Regional cooperation is imperative to enhance security interdependence among states bordering the Red Sea as the region has become increasingly complex and unpredictable, Institute of Foreign Affairs Deputy Executive Director Mesafint said.
Speaking at the First Annual Regional Consultative Forum on Red Sea Security Dynamics today, Mesafint Tefera said the security landscape of the Red Sea region has been enormously reshaped for the last few years.
This is due to various factors such as economic projections, military rivalries, competition over resources, the spread of protest movements, and the potential confrontation between regional and international players, he added.
In addition to this, the deputy executive director said that there is also a looming threat from non-state actors including traffickers, pirates, cross-border criminals, extremists, and terrorists making the need for regional dialogue and cooperation crucial.
Considering the complex and unpredictable security situation in the Red Sea region, the Institute of Foreign Affairs organized a consultative forum aimed at raising awareness.
“This regional consultative forum is organized with the objectives of raising awareness about the mounting security threats the region is facing and continues to face in the near future in an assumption to effectively address them.”
It also seeks to engage in discussions or regional cooperation platforms that can enhance security interdependence among states bordering the Red Sea, with the view to enhancing the influence of think tanks in shaping regional platforms and promote among them to develop innovative solutions to security challenges.
According to Mesafint, the forum is expected to produce well-informed policymakers, and research-oriented policy and eventually shape public opinion towards peace through research, advocacy, and outreach services.
“By achieving these outcomes we can contribute to the establishment of the Red Sea region forum that is both secure and prosperous, characterized by peace and stability. We have the ability to foster an atmosphere that encourages effective governance, cooperation, and inventive ideas by leveraging knowledge and collaboration.”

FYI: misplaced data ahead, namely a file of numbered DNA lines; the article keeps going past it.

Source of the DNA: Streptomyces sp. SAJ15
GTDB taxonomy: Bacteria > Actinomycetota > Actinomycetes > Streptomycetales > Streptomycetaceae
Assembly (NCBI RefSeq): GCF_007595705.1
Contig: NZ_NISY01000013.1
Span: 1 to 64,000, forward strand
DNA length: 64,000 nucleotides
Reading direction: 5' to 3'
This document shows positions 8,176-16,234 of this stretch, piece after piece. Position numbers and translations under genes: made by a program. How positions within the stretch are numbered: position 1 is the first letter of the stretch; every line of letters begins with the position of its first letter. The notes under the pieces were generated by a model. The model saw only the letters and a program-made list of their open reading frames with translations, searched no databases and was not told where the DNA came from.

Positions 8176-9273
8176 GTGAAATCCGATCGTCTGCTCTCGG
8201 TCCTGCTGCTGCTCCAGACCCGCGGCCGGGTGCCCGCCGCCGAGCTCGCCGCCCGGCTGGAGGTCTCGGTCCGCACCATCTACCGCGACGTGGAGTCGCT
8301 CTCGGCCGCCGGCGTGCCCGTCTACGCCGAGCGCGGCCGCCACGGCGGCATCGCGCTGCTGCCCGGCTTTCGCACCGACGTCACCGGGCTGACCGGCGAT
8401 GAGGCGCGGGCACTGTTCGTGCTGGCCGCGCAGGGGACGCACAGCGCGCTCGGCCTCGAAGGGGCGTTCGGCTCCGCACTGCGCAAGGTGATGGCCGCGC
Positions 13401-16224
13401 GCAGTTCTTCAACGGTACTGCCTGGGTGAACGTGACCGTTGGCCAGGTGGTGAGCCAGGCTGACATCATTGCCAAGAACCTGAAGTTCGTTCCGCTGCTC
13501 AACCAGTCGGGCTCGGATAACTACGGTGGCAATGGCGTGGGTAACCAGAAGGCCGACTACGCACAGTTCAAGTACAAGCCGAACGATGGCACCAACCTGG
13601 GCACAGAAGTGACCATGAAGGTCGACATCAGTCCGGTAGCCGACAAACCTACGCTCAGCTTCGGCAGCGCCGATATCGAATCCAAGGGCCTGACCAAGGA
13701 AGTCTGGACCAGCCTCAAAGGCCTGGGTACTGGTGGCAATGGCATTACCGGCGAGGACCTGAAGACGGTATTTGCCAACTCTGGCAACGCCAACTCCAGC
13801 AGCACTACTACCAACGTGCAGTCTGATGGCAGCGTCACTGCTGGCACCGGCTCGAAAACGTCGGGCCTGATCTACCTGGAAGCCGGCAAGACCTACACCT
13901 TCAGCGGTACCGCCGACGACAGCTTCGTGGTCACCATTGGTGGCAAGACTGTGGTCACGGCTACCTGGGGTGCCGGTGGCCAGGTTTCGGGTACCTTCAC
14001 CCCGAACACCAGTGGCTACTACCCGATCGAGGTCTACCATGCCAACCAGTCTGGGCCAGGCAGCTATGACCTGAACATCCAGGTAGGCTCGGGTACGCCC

Ethiopian National Defense Force Advisor to the Chief of Staff, Lieutenant General Alemeshet Degife said on his part that the Red Sea region, which encompasses the Horn of Africa, the Arabian Gulf, and North Africa is a diverse geopolitical environment.
Besides geography, the states in the region share a cultural and religious affinity. In this case, a situation that takes place on either side of the region has immediate spillover effects on the other side.
Given its importance for global trade and security, countries have recently been competing, building ports, and projecting economic influence as well as military might, the advisor elaborated.
Lieutenant General Alemeshet noted that some of those countries have successfully established a strong military presence in the region, while others are still looking for a foothold.
“Beside the growing geo-economics projections, military rivalries, and the risk of confrontations between key regional players and international actors, however, there is also growing importance of non-state actors operating in the region” he pointed out.
The advisor stressed the need for reinforcing regional security cooperation and alliances more than ever, adding that “we require a sense of urgency and continued commitment in order to overcome the challenges.”
Middle East, Asia, and the Pacific Affairs Director General at the Ministry of Foreign Affairs, Gebeyehu Ganga stated that different countries have been coming to the Red Sea region to achieve their strategic, economic, and ideological objectives since 2001.
Despite ample windows of opportunity for cooperation and mutual benefits of countries in the Red Sea region, he observed that the region is also facing profound security challenges.
The director general finally urged countries in the Red Sea region to create an environment of inter-regional institutions that enable citizens and other legitimate sub-regional and international stakeholders to meaningfully participate in peace and security initiatives.
For him, this would ensure the long-term peace and stability of the Red Sea region.
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